Thoughts on ‘the Speech’
It seems that the old Islamic
double-standard is raising its ugly head (“Conflagration,” Sept. 24-30). Muslim
clerics, political leaders and two-bit terrorists the world over can rant
for hours against Christians, outlaw the freedom of Christians in their
countries to openly worship, and even randomly murder Christians without so
much as a yawn from the Muslim community. But the moment Pope Benedict XVI
makes some matter-of-fact observations about historical fact to his former
university colleagues in
Where were the Muslim leaders on
Sept. 2, when al Qaeda spokesman Adam Gadahn (aka “Azzam the American”) gave a
blistering speech calling Christianity a “hollow shell of a religion,” an
“empty faith,” and saying the Bible was an “outright fabrication”? Where are
the Muslim leaders today now that adherents of their “religion of peace” have
attacked five Christian churches in
The historical facts behind the 14th-century document quoted by the Pope are that:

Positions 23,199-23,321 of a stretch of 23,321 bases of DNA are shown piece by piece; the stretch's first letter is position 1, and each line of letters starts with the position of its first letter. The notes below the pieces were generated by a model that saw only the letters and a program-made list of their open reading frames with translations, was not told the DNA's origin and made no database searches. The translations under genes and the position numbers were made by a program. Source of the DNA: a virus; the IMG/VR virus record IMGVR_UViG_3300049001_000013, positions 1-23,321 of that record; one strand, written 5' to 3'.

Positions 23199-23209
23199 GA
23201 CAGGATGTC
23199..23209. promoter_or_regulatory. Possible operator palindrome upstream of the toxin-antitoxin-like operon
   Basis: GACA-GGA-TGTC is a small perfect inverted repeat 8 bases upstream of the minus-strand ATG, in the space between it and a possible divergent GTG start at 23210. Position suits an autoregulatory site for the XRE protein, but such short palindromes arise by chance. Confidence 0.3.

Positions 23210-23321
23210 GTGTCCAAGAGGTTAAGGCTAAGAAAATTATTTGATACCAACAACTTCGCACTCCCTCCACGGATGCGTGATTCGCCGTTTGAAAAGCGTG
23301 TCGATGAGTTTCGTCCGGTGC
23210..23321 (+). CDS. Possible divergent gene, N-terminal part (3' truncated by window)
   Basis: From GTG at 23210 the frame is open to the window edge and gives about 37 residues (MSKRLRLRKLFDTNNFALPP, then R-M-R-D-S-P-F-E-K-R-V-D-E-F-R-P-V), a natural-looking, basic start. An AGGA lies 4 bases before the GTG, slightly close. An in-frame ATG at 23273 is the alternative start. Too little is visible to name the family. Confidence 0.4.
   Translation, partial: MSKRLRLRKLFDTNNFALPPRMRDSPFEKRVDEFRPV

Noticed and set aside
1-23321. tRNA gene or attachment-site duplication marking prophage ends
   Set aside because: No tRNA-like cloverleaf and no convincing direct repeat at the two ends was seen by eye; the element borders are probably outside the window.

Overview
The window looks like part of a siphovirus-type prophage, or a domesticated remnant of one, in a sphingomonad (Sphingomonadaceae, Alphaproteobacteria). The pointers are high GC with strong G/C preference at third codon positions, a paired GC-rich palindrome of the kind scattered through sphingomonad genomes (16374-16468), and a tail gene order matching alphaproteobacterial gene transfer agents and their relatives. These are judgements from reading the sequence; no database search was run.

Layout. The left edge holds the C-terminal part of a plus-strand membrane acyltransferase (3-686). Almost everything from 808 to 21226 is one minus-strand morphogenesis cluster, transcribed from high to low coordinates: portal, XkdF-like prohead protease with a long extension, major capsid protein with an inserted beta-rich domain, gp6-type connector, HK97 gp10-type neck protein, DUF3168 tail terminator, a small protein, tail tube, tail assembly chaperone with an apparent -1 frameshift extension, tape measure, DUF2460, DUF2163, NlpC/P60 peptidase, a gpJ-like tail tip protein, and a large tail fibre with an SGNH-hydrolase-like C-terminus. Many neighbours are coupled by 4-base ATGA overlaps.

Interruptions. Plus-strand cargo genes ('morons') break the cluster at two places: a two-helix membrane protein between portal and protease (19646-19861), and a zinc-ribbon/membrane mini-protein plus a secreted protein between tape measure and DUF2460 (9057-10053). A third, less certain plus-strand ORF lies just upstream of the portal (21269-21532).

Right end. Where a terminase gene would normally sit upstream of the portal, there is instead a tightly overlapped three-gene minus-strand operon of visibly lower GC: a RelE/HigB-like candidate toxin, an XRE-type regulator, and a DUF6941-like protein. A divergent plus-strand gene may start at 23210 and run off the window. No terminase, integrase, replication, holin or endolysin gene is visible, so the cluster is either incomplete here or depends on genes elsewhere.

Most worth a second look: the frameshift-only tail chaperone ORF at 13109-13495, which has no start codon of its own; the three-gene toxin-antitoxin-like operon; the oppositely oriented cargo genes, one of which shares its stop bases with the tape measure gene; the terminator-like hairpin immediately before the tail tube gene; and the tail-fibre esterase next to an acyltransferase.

— The Koran spends an inordinate amount of space exhorting violence,
— During its first 800 years, Islam was spread by the sword, and
— Islam is
still being spread by violence today; witness the Muslim aggression that
We should keep Pope Benedict XVI in our prayers — and commend him for starting a dialogue based on fact rather than political correctness.
Patrick S. Simons
Imagine if the Pope had used a quote labeling Judaism “evil” and “inhumane” and then, by way of an “apology,” declared that he did not share those opinions and was sorry that his remarks caused offense to Jews.
Would that have been acceptable?
Consistent Priestly Chastity
A note of theological precision needs to be brought to bear on a comment by Father Jason Gray in the Sept. 3 news article “Florida Bishop Excommunicates ‘Rent-a-Priest.’”